It takes eagle eyes and sturdy legs to bring home morels. While your hiking in the forest, keep a special eye out underneath poplar and old apple trees—known morel habitat. Also know that where there’s one morel, there are probably more. If you spot one, stop, crouch down near ground level and scan the horizon 20 feet out in all directions. Getting down near the ground helps you spot them against the backdrop of a lighter colored sky.
Fungi grow in the woods, but that doesn’t make them dirty, and washing or soaking mushrooms is a major culinary no-no. Instead, brush off any excess dirt with your hands, or at most a damp paper towel. Harvesting with a knife ensures a clean cut through the stem above the ground, leaving the dirt in the woods where it belongs.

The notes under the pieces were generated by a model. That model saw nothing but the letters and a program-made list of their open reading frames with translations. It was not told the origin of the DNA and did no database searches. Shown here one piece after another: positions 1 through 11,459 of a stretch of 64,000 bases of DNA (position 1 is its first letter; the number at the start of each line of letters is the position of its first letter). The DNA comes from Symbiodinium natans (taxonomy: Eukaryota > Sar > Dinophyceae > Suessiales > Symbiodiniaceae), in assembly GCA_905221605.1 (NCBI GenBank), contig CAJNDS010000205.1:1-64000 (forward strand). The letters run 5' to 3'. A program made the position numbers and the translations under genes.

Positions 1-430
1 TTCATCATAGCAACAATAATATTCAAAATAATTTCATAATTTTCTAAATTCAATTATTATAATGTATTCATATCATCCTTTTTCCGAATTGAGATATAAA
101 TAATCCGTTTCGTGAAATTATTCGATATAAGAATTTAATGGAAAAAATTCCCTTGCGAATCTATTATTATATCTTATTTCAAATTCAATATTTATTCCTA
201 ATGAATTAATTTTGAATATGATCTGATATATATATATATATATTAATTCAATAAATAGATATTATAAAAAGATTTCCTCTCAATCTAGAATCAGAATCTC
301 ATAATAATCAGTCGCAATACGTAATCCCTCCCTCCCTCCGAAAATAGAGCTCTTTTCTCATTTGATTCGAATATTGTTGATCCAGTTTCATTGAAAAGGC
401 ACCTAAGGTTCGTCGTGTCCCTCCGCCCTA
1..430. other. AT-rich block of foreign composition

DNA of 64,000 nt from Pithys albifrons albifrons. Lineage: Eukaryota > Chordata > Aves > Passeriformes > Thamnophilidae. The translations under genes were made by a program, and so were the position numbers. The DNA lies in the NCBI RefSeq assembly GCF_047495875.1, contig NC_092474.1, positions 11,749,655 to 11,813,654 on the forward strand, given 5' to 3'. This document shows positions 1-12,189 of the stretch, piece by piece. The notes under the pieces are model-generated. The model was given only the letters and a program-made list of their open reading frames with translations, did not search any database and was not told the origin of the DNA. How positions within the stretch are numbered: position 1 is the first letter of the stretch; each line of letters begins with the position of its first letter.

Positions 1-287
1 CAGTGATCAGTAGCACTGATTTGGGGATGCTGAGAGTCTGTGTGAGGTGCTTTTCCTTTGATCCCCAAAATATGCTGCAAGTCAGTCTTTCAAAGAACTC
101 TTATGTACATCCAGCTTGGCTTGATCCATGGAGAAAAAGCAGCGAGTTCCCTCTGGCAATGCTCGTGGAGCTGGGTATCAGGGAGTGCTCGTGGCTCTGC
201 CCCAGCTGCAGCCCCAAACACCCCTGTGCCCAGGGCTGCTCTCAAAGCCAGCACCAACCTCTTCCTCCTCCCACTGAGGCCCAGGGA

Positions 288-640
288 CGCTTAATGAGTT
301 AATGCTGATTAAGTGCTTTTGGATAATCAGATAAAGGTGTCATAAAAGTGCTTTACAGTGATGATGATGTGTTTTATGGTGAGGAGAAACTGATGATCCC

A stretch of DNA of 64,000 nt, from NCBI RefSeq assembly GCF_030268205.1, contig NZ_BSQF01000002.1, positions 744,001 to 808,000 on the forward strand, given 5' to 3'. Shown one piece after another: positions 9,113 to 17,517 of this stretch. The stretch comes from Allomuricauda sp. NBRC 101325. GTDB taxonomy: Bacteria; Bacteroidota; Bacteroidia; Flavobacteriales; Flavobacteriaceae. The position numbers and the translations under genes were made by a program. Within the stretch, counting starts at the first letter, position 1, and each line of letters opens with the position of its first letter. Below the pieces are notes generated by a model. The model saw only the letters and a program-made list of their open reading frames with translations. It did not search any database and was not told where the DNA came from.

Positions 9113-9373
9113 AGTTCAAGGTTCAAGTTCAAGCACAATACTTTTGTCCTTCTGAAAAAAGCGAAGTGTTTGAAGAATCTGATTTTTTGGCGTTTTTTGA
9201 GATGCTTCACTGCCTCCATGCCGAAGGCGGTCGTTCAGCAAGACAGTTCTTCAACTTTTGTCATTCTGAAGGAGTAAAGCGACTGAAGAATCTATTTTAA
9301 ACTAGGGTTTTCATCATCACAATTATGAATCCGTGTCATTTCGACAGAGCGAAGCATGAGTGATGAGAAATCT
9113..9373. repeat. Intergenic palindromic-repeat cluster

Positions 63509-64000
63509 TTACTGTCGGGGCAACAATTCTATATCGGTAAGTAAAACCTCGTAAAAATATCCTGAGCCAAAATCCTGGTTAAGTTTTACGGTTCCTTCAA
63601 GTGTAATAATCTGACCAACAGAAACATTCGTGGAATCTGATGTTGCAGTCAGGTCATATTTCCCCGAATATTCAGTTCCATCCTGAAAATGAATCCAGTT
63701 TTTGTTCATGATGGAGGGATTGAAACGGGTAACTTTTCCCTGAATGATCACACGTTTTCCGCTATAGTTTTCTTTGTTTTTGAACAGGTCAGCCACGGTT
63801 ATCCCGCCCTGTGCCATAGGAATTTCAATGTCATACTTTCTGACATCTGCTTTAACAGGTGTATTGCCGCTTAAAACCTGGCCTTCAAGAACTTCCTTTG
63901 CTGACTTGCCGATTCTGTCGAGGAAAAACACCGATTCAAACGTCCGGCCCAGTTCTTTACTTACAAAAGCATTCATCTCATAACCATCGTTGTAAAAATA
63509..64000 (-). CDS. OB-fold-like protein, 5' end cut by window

It’s rare that you’ll find more morels than you can eat in one meal, but if you hit the jackpot, simply store morels in the fridge wrapped in a damp paper towel. They’ll last for up to one week. You can also dry them in a food dehydrator or laid out on cookie sheets in a very low oven and use them later in soups or sauces—just soak them in water first to reconstitute them.